I booked my place on the London Screenwriters Festival in January, but by the time October rolled around I was so nervous about going I was secretly hoping that a medical emergency would mean a rush to hospital and a cast-iron excuse for opting out. I thought everyone there would be young, hip and slick, and I’d feel like a granny from the sticks. (Which I am actually, but let’s not go into that.)
I need not have worried: there were people of all ages and at every stage of screenwriting – novices to pros – and fashion was not on the agenda, except amongst the visiting actors. What’s more, everyone was so friendly that you could walk up to anyone and start to chat, without them giving you one of those funny looks that mean “Who is this woman?”
But this is what my dear, regular readers want to know, isn’t it? – did I get anyone interested in my screenplay? Yes. He asked for the first episode as soon as I’d finished the third sentence of my pitch. High five!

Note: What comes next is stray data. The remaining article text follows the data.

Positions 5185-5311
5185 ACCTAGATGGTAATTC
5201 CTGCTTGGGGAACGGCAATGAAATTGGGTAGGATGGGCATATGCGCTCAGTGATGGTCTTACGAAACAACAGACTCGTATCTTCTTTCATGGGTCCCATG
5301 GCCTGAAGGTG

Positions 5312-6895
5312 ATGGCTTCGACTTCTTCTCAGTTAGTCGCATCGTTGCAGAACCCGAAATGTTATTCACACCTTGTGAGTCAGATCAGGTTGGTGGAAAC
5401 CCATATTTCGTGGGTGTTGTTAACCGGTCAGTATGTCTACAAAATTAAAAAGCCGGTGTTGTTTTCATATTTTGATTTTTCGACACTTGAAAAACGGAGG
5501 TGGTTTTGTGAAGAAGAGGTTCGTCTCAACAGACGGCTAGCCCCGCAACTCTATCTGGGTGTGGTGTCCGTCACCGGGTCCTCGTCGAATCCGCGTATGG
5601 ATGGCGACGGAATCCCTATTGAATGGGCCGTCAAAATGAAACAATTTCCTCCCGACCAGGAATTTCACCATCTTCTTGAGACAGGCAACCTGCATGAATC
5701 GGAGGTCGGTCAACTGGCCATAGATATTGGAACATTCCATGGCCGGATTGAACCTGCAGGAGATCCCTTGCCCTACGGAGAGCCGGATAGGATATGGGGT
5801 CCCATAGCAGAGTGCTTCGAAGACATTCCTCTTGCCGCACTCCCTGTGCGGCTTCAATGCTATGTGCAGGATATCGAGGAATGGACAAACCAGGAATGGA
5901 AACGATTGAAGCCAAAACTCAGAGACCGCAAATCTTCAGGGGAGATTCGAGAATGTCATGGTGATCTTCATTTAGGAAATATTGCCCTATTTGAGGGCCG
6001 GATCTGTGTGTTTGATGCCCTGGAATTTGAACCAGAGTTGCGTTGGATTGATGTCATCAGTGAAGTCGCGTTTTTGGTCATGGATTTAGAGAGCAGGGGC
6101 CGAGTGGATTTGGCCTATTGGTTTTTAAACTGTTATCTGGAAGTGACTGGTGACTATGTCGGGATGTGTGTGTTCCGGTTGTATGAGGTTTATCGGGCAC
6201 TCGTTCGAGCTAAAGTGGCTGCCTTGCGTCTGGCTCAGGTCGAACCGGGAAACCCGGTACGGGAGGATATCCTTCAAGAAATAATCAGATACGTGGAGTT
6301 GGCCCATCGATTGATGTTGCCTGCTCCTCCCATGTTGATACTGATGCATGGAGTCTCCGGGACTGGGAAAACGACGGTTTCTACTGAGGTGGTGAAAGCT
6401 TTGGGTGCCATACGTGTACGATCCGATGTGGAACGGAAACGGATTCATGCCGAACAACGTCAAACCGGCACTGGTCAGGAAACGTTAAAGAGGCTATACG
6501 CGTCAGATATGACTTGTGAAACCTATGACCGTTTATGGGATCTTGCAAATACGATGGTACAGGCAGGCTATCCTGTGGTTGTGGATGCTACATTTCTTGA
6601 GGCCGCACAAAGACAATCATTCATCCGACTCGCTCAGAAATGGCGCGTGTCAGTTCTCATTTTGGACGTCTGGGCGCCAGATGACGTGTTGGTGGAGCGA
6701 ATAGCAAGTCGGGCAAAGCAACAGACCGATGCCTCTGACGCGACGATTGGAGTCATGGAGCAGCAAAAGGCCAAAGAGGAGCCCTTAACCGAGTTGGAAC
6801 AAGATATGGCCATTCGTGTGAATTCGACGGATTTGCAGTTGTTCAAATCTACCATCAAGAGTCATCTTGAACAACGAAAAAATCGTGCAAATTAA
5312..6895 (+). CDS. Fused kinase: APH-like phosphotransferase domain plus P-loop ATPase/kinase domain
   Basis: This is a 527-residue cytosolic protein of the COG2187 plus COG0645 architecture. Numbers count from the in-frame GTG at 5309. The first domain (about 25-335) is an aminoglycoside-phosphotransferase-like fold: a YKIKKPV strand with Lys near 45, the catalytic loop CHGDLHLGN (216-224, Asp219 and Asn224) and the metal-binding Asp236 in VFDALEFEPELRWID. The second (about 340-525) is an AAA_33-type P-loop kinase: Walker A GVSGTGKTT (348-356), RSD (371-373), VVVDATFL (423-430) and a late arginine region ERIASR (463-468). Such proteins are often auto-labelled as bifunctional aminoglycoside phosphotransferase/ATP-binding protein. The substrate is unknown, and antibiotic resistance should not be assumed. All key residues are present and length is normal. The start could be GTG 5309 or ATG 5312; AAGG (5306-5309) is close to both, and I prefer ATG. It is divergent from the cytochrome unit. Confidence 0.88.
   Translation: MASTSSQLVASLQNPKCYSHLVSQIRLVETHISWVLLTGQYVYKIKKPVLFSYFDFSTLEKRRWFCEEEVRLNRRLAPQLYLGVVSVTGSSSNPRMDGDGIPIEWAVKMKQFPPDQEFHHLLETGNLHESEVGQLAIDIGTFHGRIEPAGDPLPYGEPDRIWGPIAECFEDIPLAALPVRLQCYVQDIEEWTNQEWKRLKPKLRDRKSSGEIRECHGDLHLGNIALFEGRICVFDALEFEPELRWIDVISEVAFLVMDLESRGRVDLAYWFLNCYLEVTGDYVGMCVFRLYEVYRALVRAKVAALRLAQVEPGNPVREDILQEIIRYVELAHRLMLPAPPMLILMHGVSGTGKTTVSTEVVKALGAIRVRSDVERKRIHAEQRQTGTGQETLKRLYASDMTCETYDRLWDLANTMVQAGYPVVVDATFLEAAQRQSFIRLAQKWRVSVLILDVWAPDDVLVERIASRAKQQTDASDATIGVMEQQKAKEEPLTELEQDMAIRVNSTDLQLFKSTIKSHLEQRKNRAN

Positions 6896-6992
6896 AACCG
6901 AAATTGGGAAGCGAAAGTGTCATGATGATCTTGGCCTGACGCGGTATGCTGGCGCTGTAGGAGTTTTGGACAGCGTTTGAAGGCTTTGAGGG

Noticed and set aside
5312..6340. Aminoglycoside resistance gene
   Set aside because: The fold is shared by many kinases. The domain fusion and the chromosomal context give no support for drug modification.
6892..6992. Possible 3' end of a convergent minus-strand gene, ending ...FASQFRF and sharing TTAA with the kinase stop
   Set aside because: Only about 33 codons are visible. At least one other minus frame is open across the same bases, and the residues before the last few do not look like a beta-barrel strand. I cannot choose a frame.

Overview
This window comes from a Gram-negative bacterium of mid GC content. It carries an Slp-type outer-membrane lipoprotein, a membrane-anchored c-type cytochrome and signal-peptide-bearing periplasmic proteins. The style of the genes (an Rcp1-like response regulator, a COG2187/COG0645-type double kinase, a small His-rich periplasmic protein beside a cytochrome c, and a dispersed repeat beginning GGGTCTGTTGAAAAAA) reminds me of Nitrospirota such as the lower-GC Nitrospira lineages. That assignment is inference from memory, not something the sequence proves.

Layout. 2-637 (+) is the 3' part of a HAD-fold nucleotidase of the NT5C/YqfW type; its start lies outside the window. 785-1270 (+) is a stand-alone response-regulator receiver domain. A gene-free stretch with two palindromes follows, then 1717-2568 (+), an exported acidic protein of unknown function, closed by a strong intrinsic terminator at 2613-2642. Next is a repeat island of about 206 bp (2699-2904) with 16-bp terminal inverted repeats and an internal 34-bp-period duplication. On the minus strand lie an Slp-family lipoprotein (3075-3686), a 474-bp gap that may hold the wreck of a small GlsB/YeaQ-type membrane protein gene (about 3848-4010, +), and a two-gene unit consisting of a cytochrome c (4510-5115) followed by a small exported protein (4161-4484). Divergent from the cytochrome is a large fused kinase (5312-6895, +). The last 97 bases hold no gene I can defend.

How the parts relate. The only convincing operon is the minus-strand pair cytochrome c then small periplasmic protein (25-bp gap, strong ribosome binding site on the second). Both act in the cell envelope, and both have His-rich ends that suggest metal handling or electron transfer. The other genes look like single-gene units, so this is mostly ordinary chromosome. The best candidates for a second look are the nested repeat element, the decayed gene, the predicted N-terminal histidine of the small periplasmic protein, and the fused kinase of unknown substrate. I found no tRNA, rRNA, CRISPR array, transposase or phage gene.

The festival was a three day event packed with teaching sessions on every stage of screenwriting, from first drafts to rewrites, from pitching to production, and every other stage between. There were also writers telling us about their journeys from their initial idea to the premiere. My favourites in this last category were Stephen Beresford who wrote Pride, and Paul King, the director and writer of Paddington.
Tomorrow I’ll tell you about the scary Pitchfest.